White House, Trudeau seek to distance themselves from Huawei move

In 2012, HSBC paid $1.92 billion and entered a deferred prosecution agreement with the US attorney’s office in Brooklyn for violating US sanctions and money-laundering laws.

An HSBC spokesperson declined to comment on Thursday. HSBC is not under investigation, according to a person familiar with the matter.

After news of the arrest, Huawei said it has been provided little information of the charges against Meng, adding that it was “not aware of any wrongdoing by Ms. Meng.”

Huawei is under intense scrutiny from Washington and other governments over its ties to the Chinese government, driven by concerns it could be used for spying. It has been locked out of U.S. and some other markets for telecom gear, but has repeatedly insisted Beijing has no influence over it.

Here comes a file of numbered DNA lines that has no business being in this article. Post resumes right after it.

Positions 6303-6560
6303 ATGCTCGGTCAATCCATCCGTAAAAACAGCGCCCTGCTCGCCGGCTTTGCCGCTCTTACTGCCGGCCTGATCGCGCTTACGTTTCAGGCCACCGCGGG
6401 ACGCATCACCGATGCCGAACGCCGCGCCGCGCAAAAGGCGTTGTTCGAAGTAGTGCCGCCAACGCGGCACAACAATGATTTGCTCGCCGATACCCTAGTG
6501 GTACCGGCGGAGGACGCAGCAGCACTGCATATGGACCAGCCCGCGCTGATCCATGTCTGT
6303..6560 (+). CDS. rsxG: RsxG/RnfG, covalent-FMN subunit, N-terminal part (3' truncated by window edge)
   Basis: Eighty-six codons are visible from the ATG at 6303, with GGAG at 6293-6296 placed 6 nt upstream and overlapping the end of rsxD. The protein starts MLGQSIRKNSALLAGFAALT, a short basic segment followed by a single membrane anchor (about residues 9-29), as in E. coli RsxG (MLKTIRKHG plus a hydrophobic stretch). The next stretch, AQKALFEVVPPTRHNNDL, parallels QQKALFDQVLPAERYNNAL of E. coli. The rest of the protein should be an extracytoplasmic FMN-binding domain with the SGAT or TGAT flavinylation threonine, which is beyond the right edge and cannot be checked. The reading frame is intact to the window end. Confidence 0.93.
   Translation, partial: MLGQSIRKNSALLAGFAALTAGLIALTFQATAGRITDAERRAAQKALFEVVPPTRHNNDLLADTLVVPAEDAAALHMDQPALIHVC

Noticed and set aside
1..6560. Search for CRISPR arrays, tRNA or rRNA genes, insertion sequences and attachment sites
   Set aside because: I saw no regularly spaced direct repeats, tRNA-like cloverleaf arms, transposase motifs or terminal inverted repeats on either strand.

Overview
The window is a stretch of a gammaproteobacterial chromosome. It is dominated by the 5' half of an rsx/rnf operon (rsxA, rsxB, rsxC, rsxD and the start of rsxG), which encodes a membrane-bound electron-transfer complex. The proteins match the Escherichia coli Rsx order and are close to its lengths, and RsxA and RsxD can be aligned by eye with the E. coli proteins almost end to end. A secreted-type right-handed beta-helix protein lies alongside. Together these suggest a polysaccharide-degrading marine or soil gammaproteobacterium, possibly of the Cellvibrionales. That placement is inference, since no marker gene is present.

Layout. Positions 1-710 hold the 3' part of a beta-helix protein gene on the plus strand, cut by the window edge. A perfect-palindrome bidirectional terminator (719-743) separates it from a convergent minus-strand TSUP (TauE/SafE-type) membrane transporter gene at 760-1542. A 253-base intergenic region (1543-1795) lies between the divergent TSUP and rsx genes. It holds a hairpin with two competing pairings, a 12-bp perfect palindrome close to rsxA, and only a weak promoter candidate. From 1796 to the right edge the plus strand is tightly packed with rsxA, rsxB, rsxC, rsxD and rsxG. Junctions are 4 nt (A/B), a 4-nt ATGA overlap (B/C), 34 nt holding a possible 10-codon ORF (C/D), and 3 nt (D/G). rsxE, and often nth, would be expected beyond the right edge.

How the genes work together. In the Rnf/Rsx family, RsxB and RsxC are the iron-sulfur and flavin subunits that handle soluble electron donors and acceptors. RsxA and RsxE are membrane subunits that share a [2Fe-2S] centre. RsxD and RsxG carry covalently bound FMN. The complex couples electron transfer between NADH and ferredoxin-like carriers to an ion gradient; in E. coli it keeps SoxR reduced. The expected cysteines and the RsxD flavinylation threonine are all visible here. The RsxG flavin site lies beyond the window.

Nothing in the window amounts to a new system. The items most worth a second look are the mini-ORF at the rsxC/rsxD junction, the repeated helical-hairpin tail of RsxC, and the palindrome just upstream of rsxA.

On Friday, a person with direct knowledge and a person briefed on the matter told Reuters that Japan plans to ban government purchases of equipment from China’s Huawei and ZTE Corp .

The Yomiuri newspaper, which first reported the news, said the Japanese government was expected to revise its internal rules on procurement as early as Monday to prevent intelligence leaks and cyber attacks.

ZTE pleaded guilty in 2017 to violating U.S. laws that restrict the sale of American-made technology to Iran in efforts to curb Tehran’s missile and nuclear programs.

Before the arrest on Wednesday, Britain’s BT Group said it was removing Huawei’s equipment from the core of its existing 3G and 4G mobile operations and would not use the Chinese company in central parts of the next network.

Republican Senators Ted Cruz, Marco Rubio and Ben Sasse welcomed news of the arrest and said the world’s biggest telecoms equipment maker posed a security threat.

Cruz tweeted: “Huawei is a Communist Party spy agency thinly veiled as a telecom company.”

Huawei has said it complies with all applicable export control and sanctions laws and other regulations. 

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